“Facebook is not above the law, and must comply with our nation’s federal civil rights laws, which prohibit discriminatory recruitment and hiring practices,” said Assistant Attorney General Kristen Clarke of the Justice Department’s Civil Rights Division. “Companies cannot set aside certain positions for temporary visa holders because of their citizenship or immigration status. This settlement reflects the Civil Rights Division’s commitment to holding employers accountable and eradicating discriminatory employment practices.”
Under the Department of Labor’s OFLC settlement, Facebook will conduct additional notice and recruitment for U.S. workers and will be subject to ongoing audits to ensure its compliance with applicable regulations.
“This settlement is an important step forward and means that U.S. workers will have a fair chance to learn about and apply for Facebook’s job opportunities,” said the U.S. Department of Labor’s Solicitor Seema Nanda. “No matter an employer’s size or reach, the Department of Labor is committed to vigorously enforcing the law.”
The Department of Justice, Civil Rights Division’s Immigrant and Employee Rights Section is responsible for enforcing the anti-discrimination provision of the INA. The statute prohibits citizenship or immigration status and national origin discrimination in hiring, firing, or recruitment or referral for a fee; unfair documentary practices; and retaliation and intimidation.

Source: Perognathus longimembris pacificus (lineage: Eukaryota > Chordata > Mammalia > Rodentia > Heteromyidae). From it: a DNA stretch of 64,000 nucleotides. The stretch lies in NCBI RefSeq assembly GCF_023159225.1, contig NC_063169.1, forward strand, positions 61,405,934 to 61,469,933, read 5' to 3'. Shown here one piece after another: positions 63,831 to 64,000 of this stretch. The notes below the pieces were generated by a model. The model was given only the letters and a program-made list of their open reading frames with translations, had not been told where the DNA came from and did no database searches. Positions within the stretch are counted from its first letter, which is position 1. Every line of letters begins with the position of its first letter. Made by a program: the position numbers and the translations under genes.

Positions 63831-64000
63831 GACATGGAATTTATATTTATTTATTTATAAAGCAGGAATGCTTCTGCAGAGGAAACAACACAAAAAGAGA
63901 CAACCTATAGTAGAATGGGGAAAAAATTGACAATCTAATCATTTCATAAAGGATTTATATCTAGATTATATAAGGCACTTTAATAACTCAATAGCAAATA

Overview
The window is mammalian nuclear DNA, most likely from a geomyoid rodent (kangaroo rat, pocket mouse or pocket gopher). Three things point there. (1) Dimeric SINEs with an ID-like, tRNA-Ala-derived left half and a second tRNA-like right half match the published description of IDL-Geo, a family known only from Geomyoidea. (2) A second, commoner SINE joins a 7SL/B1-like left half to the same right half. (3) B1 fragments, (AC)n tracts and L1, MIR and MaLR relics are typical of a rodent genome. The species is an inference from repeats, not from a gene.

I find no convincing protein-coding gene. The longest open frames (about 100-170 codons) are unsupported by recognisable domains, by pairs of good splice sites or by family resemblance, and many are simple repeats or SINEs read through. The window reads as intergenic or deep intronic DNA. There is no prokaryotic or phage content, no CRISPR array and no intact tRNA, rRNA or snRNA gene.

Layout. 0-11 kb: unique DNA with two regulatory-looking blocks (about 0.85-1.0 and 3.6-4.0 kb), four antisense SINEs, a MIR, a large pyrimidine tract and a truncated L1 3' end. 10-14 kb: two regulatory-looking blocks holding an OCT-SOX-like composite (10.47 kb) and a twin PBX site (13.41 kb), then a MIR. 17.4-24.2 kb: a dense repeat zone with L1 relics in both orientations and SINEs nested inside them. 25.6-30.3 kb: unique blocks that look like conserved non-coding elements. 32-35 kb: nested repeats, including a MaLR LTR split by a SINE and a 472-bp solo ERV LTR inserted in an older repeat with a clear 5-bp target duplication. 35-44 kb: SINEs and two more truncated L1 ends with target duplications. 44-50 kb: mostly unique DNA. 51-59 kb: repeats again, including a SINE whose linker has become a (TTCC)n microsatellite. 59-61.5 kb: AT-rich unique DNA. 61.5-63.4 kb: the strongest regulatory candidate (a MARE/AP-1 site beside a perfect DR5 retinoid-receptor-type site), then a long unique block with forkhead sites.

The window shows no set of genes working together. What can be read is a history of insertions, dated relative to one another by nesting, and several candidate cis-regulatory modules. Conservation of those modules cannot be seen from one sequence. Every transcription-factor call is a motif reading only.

Applicants or employees who believe they were discriminated against based on their citizenship, immigration status, or national origin in hiring, firing, recruitment, or during the employment eligibility verification process (Form I-9 and E-Verify); or subjected to retaliation, can file a charge. The public also can contact IER’s worker hotline at 1-800-255-7688; call IER’s employer hotline at 1-800-255-8155 (1-800-237-2515, TTY for hearing impaired); email IER@usdoj.gov; sign up for a free webinar; or visit IER’s English and Spanish websites. Subscribe to GovDelivery to receive updates from IER.
ETA’s Office of Foreign Labor Certification provides national leadership and policy guidance to carry out the responsibilities of the Secretary of Labor under the INA, as amended, concerning the admission of foreign workers to the U.S. for employment.
A permanent labor certification allows an employer to hire a foreign worker to work permanently in the U.S. In most instances, before the U.S. employer can submit an immigration petition to the Department of Homeland Security’s U.S. Citizenship and Immigration Services, the employer must obtain a certified labor certification application from OFLC. The Secretary of Labor must certify to the USCIS that there are not sufficient U.S. workers able, willing, qualified and available to accept the job opportunity in the area of intended employment and that employment of the foreign worker will not adversely affect the wages and working conditions of similarly employed U.S. workers.